SNMP Devices Open to Attacks

Security flaws threaten key network protocol

The security of Simple Network Management Protocol services was thrown into doubt last week by a warning that hundreds of hardware and software products with built-in support for SNMP are vulnerable to attack.

Security analysts had blunt advice for IT managers: Fix your SNMP-based installations immediately if you need them and can get patches from vendors, or else shut down the network-monitoring services.

The flaws exist in products from numerous vendors and can be exploited by malicious hackers to launch denial-of-service attacks or gain unauthorized access to systems, according to an advisory from the CERT Coordination Center at Carnegie Mellon University in Pittsburgh.

"Lots of devices from every single vendor we deal with are affected," said Matt Kesner, chief technology officer at Fenwick & West LLP, a law firm in Palo Alto, Calif. "I can't imagine a broader problem."

Because of the widespread nature of the threat, analysts said firms that use SNMP need to take immediate action. "This is one of those 'pull the emergency cord, go fix it today' kinds of emergencies," said analyst Bill Gassman at Gartner Inc. in Stamford, Conn.

But some vendors, including Cisco Systems Inc., Hewlett-Packard Co. and Microsoft Corp., are still working on patches. "There are patches out there for a lot of products, but not [for] all," said Marty Lindner, an incident-handling team leader at CERT.

SNMP services let network administrators remotely monitor and configure devices such as routers and switches. CERT said the vulnerabilities that have been identified result from differences in the methods vendors use to receive, decode and process SNMP service requests. Many of the processes are flawed and can produce denial-of-service conditions and buffer overflows that could be used by attackers.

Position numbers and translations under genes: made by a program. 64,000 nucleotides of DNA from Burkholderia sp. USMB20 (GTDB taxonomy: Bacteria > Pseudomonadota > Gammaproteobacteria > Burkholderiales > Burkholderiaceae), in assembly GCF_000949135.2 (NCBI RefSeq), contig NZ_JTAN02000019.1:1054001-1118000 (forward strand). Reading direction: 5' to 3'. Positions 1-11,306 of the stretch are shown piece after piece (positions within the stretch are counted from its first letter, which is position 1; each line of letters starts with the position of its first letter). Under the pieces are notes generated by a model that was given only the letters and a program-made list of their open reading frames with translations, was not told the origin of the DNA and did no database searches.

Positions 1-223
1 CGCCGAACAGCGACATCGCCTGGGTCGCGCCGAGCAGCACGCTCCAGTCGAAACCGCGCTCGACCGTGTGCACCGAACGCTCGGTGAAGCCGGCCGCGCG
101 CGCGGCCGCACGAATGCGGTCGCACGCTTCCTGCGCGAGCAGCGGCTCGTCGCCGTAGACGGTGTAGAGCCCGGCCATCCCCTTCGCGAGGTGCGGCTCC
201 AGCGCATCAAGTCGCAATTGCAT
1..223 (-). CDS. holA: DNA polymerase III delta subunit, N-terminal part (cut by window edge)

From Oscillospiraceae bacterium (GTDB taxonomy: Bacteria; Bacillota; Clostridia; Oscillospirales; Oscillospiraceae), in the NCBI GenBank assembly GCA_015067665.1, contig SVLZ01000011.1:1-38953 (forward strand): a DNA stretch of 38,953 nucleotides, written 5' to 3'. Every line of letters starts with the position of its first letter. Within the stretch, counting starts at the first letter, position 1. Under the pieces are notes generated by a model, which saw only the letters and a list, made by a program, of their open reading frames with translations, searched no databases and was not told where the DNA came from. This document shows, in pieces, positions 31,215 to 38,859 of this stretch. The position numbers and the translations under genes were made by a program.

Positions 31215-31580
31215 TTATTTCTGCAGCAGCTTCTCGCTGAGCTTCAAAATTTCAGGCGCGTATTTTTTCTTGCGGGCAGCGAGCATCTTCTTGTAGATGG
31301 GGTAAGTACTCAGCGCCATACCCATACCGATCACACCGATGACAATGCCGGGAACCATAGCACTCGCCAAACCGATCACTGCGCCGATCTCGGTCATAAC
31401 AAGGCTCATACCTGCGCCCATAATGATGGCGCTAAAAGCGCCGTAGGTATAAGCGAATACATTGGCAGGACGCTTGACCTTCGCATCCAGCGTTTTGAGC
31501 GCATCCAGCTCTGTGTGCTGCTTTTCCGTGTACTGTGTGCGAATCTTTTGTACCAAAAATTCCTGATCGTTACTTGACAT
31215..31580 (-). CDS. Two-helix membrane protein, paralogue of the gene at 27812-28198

Concerns have been raised in the past about the security of SNMP, and many IT managers don't enable the technology in their systems as a result. But for those that do, Kesner said, identifying affected products and applying the required fixes could be a challenge, especially on large networks.

"It is an extremely major problem," said Josh Turiel, network services manager at Holyoke Mutual Insurance Co. in Salem, Mass. "The more intricate your network is, the more exposed you are."

According to Lindner, just figuring out whether installed systems are compromised will take work. "It depends on how you have a particular product deployed," he said. "It may or may not be vulnerable. The combinations are complex."

If patches aren't available from vendors yet, it may be best to disable SNMP services, CERT said. But in some cases, companies will need to filter externally initiated network traffic to fully protect themselves, even if their SNMP services are disabled. CERT also recommended other steps IT managers can take to mitigate the risk of attacks. Such measures can degrade network services but should still be taken, Gassman said.

Turiel said Holyoke Mutual plans to apply patches to all the SNMP-based products on its network, even those that don't have the protocol enabled.

Merit Networks Inc., an Internet service provider in Ann Arbor, Mich., has disabled many of its SNMP services, said Jeff Ogden, director of high-performance networks at Merit. But it's installing patches and re-examining its network filters anyway, he said.

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Copyright © 2002 IDG Communications, Inc.

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